Apr 182017
 

While politicians clamour to ‘bring jobs home’, automation is increasingly taking those jobs away with the mining industry being the best example.

In 2015, McKinsey looked at the effects of automation in various US industries and found the production component of mining could lose over 80% of its jobs in coming years.

In a piece for Diginomica this week, I looked at a case study featuring Western Australia’s Fortescue Metal Group (FMG) from the recent AWS Summit in Sydney.

Slashing costs

When Fortescue planned their Solomon groups of iron ore mines in the Pilbara region of North-Western Australia in 2010, they estimated 75 manned trucks would be needed. As it turned out they only needed 49 robotic vehicles.

The savings, both in capital expenditure and operational costs was substantial and the entire operation saw its costs nearly halved.

It’s not just trucks becoming autonomous, functions like drilling and explosives laying are also being automated reducing costs and risks even further.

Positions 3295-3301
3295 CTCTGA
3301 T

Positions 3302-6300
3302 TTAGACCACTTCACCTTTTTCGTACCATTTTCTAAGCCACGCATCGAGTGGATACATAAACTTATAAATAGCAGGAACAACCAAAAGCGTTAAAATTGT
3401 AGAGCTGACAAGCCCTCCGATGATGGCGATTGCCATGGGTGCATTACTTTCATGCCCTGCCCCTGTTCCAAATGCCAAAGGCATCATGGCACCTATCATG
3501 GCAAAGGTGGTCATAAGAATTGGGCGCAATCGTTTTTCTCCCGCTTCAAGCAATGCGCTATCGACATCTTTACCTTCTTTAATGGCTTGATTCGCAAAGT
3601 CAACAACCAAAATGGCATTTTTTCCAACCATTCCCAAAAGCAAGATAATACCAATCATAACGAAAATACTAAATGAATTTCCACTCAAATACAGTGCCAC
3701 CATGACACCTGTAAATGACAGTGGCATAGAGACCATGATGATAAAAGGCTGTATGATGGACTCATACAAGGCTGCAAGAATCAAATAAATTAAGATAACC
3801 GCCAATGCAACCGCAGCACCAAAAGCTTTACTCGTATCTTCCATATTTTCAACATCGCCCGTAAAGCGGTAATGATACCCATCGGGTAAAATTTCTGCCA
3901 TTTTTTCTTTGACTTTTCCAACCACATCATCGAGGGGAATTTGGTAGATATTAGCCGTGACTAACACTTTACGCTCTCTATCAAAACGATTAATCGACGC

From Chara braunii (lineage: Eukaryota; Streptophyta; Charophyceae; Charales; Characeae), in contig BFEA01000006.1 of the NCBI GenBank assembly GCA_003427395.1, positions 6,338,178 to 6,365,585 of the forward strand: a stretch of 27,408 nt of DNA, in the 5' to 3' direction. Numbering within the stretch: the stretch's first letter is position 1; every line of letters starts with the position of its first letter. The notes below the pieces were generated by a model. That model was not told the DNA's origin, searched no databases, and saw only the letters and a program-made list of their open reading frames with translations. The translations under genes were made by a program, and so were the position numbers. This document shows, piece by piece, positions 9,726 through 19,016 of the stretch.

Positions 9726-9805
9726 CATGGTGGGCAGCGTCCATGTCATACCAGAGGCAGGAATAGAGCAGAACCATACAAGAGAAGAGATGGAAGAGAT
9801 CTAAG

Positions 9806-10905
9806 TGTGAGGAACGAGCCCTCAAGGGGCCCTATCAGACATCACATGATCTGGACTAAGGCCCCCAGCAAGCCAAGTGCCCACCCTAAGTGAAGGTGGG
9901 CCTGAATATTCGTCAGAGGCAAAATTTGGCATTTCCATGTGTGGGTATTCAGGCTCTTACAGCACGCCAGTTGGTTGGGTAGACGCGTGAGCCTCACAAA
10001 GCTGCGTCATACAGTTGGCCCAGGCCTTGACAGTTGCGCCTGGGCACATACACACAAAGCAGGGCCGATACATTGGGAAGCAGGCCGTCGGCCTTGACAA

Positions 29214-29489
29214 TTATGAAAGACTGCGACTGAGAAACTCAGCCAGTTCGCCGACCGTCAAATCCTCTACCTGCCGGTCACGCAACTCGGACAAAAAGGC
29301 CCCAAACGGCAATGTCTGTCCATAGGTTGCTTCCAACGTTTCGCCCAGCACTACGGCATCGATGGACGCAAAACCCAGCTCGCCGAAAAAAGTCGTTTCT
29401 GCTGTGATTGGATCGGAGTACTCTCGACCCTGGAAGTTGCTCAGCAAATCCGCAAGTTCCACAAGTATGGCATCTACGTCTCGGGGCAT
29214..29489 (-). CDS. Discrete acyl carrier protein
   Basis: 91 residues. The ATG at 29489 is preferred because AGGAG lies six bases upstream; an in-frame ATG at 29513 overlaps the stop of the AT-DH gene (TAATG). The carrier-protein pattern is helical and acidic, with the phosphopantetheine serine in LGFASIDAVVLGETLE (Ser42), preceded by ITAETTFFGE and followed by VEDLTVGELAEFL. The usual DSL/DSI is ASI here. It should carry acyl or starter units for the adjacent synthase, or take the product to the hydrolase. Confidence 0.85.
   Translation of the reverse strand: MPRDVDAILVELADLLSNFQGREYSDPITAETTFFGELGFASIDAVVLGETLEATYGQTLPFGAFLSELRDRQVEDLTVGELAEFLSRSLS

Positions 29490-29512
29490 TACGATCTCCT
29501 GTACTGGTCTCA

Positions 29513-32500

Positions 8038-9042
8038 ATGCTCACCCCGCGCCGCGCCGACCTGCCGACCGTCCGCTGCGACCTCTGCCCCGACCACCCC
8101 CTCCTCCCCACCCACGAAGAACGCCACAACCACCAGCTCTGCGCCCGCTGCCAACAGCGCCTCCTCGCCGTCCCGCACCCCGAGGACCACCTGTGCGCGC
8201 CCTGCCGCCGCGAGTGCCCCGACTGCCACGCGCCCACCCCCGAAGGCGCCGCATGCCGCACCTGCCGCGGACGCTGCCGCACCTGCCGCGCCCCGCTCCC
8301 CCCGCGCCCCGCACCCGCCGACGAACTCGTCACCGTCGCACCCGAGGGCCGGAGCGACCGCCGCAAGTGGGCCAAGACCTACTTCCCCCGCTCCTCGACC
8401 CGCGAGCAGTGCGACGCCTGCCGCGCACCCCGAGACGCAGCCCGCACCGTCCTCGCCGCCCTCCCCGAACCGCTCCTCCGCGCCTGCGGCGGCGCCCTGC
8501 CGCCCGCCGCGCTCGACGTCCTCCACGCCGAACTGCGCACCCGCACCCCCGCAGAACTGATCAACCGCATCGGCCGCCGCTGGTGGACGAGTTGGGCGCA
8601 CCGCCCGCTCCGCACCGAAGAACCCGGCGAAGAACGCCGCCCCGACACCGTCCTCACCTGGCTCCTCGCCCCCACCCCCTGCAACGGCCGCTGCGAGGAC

Dashed hopes

So mining communities like those in the United States hoping Donald Trump will bring back prosperity or Australians who believe a billion dollar subsidy to an Indian coal mining company will guarantee jobs are doomed to disappointment.

A modern mine is likely to employ more workers in an office thousands of miles away than on the site itself. Where once the surrounding region would get hundreds of jobs from a large mine, today it’s only going to be a handful.

It isn’t just the mine workers themselves though, McKinsey’s study also forecast the mining industry’s administrative workforce could see 90% of jobs going while senior management had the potential of being 99% automated.

Beyond blue collar roles

That this wave of automation will affect ‘white collar’ jobs as much as trades or unskilled workers isn’t new – this piece in 2015 for The Australian described how many of the ‘knowledge economy’ jobs will soon be done by robots or artificial intelligence.

Mining is a good indicator of where technology and employment is heading. We, and our political leaders, are going to have to think carefully where the future jobs are coming from as they aren’t going to be found in resurrecting old industries.

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